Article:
• Plug: "
• Cuteness: The Schulz Museum is offering free admission to little (and big) red-haired girls on Valentine's Day — how adorable is that?
We recently dumped a bunch of author/artist photos of various vintages from our files onto our Flickr page for the public to peruse. Most of them are at least a couple of years old, so if you're a blogger or member of the press looking for the most current images, please contact our Director of Publicity Jacq Cohen.
Just arrived in our warehouse and ready to ship:
Newave! is a gigantic collection of the best small press cartoonists to emerge in the 1970s after the first generation of underground cartoonists (such as R. Crumb, Gilbert Shelton, and Art Spiegelman) paved the way. These cartoonists, inspired by the freewheeling creative energy of the underground comix movement, began drawing and printing their own comix. The most popular format was an 8 1/2” x 11” sheet, folded twice, and printed at local, pre-Kinkos print shops on letter-size paper; because of the small size, they were dubbed “mini comix.” As they evolved many different artists, one by one, became interested in this do-it-yourself phenomenon. By the 1980’s they became known as Newave Comix, a term taken from England’s Newave rock ’n’ roll movement. An explosion of do-it-yourself artists emerged. Many talented artists went onto bigger and better things, others have disappeared into the fog never to be heard from again. Inspired by the creative freedom of their underground predecessors and unrestrained by commercial boundaries or editorial edicts, their work was particularly innovative and experimental. Here you will find a group of artists who could not get any attention from the mainstream, who were driven by the inner need to express themselves. This group was a pioneering force that still leaves a wake and an imprint on the alternative comix scene today.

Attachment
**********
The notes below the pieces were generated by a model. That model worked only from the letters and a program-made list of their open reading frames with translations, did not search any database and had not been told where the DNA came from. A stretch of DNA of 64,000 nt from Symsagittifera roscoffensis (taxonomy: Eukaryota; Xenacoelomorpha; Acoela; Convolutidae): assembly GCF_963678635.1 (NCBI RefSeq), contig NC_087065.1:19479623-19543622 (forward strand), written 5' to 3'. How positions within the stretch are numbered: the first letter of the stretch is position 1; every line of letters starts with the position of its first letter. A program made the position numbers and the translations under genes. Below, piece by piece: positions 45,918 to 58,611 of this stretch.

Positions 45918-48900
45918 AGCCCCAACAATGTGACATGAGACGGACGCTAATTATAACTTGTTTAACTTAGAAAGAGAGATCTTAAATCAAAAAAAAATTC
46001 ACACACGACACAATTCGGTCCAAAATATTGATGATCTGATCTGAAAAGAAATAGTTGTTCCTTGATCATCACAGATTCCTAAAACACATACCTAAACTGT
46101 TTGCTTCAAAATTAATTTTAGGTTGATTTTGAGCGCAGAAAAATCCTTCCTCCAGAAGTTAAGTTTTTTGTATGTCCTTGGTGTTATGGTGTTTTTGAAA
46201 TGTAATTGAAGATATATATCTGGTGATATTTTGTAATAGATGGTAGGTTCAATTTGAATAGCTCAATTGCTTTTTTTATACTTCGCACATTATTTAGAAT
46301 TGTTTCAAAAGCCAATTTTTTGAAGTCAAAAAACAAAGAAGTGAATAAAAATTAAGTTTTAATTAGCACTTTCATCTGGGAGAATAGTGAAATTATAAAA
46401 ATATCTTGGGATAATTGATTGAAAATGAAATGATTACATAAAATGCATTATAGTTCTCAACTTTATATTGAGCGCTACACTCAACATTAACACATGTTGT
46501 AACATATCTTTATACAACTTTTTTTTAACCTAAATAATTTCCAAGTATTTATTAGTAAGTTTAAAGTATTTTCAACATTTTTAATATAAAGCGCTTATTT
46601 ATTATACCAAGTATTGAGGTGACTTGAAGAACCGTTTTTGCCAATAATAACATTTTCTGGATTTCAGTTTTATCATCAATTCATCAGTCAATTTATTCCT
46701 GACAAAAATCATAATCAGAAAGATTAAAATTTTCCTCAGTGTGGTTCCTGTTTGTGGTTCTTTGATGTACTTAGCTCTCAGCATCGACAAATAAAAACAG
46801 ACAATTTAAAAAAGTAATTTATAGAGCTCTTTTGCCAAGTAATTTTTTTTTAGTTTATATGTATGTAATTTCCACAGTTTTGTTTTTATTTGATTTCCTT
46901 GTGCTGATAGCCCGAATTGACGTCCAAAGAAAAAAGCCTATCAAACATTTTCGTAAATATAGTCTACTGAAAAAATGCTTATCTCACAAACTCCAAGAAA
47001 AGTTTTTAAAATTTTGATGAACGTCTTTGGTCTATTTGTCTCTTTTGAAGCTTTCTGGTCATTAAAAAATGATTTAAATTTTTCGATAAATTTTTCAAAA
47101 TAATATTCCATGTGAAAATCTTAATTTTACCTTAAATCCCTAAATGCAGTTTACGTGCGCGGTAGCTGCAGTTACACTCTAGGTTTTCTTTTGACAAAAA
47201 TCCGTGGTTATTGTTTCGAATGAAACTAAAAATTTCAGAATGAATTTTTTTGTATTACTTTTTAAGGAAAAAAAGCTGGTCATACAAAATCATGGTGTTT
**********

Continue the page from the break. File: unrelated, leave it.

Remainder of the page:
Newave! features over 800 pages of comics (click here to read the full Table of Contents), as well as a historical introduction by editor Michael Dowers (click here to read), and interviews with several of the more prominent artists featured, such as Brad Foster, Artie Romero, Steve Willis, Dennis Worden, Bob X, J.R. Williams, Roger May, Tom Hosier, George Erling, and Bob Vojtko.
“Newave is not about artsploitation. Newave is about ideas. Nothing is taboo. Nothing is censored. No one is told what or what not to draw... Newave is social, political, rebellious, humorous, irreverent, libelous, inane, argumentative, blasé, blatant, belligerent, blasphemous, insane, kinky, ridiculous, absurd, loving, sleazy, and topical. Newave is back talk... Newave is the child of instant printing. Anyone can learn it. Anyone can participate. There are no aristocrats of newave, no comix stars. Newave is communication returned to people. It is out of the control of the mind manipulators...” – Excerpts from Clay Geerdes’ Newave Manifesto, 1983
Download an EXCLUSIVE 36-page PDF excerpt (2 MB) with samples from throughout the book.